A view from the metropolitan side of things- Tempe may not be small or rural, but as a member of the slowest state in the region to adopt crisis measures, The Dust checks up on things from their end 

Lane Undhjem | 040320  
︎Tempe, Arizona 

Spring is a weird time to be quarantined in Arizona. To most of us, Spring is the season of pool parties, hiking excursions, park hangs, and camping trips. It’s the season of arts and crafts festivals, bicycle journeys, and dining al fresco. This is why we live here: to reap the benefits of the colorful, fragrant, social springtime. Cue the COVID-19 pandemic.

It’s difficult to talk about the attitudes of Arizonans towards coronavirus without explaining how absolutely beautiful the weather is right now. The statewide shuttering of businesses coincided with the blooming of desert flowers and the long-awaited arrival of warm days and cool nights. It’s nearly impossible to convince us to stay inside. Last week, almost 30,000 people claimed unemployment in Arizona and we can’t spend all day watching Netflix when it’s a cool 71 degrees outside.

I do not mean to say that no residents are taking this seriously. They certainly are. Everyone is generally more conscious of space. People are having more terse interactions, if they interact at all. Eye contact seems to hold gravity for the first time in a while. Most shoppers are aware of the tense climate, and mutual respect is higher than average. I say most shoppers because Arizona is still as red as it’s ever been. We don’t have a great track record for respecting authority or being told what to do. Unfortunately, but not surprisingly, the response of individuals has been to subscribe to partisan talking points. The conversation surrounding economic impact versus public health is alive and well down here, On some level, it is difficult to tell who is informed and who simply does not care.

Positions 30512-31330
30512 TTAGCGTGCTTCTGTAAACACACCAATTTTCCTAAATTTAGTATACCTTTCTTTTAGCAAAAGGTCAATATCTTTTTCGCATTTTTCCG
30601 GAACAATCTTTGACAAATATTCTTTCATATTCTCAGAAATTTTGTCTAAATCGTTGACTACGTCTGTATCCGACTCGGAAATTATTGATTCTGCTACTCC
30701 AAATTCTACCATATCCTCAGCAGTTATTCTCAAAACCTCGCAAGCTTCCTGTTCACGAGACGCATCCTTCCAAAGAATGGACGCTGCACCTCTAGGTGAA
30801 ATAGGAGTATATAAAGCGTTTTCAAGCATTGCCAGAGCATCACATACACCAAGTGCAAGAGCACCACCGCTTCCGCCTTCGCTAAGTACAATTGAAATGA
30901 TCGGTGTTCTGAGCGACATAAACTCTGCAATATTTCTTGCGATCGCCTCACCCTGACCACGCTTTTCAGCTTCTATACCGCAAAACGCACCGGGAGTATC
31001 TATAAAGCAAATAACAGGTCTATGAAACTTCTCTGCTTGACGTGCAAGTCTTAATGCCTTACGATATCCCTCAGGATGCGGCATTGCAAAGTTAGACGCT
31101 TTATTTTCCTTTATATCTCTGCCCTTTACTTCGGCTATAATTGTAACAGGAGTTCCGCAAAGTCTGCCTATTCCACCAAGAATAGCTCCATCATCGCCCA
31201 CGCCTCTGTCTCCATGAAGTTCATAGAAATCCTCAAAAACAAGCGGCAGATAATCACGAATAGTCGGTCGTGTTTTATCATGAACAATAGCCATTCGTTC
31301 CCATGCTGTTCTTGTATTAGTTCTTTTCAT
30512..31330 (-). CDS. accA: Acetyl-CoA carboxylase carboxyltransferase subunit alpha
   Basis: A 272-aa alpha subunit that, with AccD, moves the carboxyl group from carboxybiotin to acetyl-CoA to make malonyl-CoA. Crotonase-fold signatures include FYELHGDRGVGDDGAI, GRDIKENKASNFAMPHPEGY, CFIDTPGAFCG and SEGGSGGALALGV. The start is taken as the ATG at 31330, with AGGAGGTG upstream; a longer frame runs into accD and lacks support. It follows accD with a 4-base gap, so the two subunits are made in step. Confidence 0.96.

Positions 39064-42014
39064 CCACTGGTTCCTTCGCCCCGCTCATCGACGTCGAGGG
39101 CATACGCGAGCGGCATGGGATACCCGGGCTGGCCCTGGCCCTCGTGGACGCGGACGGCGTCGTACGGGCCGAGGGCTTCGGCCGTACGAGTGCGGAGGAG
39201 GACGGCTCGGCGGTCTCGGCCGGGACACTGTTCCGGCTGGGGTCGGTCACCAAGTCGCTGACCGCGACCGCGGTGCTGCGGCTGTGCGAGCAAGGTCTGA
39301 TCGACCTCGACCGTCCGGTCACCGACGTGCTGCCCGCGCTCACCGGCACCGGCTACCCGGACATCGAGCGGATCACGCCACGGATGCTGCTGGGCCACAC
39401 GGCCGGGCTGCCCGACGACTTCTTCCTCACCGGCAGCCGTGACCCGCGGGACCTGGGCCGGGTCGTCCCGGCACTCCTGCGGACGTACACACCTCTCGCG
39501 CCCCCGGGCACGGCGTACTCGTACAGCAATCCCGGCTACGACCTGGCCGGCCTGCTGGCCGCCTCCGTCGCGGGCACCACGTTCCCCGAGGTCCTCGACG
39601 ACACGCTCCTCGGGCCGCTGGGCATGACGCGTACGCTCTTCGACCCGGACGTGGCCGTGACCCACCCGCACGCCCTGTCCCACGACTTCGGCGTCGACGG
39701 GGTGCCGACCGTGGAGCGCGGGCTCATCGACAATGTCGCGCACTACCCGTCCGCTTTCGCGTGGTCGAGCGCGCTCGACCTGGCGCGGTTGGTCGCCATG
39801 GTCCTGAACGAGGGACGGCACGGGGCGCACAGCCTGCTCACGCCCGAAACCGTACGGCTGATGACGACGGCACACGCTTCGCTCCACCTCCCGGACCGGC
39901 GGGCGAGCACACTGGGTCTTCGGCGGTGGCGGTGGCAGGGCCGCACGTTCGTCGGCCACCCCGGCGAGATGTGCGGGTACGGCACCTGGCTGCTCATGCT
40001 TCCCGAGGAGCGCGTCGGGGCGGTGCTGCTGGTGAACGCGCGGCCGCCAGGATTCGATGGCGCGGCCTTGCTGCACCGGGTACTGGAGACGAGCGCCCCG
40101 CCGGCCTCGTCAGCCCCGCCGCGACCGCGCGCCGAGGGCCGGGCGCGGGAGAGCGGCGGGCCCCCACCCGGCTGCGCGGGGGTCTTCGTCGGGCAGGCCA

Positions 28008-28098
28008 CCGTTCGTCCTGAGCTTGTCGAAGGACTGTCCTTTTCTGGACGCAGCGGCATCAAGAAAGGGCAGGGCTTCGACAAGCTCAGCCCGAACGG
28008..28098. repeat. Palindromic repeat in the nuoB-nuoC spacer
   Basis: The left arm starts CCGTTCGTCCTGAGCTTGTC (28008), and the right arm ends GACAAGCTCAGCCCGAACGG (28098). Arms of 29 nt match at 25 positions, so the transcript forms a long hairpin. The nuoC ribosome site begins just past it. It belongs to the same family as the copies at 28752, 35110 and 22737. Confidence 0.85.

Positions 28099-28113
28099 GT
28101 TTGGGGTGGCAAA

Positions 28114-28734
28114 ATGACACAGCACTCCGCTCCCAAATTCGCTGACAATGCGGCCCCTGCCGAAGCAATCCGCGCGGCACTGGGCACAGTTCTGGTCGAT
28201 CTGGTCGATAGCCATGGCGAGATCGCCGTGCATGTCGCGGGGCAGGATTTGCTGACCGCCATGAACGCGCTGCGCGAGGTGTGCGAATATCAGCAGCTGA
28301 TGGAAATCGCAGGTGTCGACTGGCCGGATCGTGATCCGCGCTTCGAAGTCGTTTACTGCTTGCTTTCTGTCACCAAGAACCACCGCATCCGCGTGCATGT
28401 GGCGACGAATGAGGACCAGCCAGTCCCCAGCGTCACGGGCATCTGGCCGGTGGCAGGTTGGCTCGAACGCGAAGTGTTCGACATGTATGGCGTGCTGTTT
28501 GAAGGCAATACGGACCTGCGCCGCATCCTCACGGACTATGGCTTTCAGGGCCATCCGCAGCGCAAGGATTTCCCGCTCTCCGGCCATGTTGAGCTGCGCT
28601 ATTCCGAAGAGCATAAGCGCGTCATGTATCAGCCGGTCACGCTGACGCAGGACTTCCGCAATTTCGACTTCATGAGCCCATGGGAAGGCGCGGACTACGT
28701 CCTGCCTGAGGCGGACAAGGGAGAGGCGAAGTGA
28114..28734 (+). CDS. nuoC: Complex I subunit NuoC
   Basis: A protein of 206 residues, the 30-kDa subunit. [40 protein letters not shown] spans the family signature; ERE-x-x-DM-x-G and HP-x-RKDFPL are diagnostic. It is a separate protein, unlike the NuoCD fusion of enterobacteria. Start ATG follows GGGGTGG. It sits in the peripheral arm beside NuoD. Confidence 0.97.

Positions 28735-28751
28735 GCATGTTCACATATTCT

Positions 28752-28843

For my housemates and I, we take it day by day. We are lucky enough to have a pool to swim in and two dogs to wrestle around with. We enjoy eachothers company and have been getting to know one another on a personal level. That seems to be the general attitude in Arizona. Support, support, support. Friends are consistently checking in with each other and providing whatever they can, from encouraging words to meals to Venmo payments. I finally met all my neighbors over the back fence like Wilson from Home Improvement. For now, spirits remain high, but that could change as cases begin to ramp up here in AZ. All we can do is wait and see!

Your friendly unemployed bartender,

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Interested in contributing to The Dust Magazine? Check out our submissions page.

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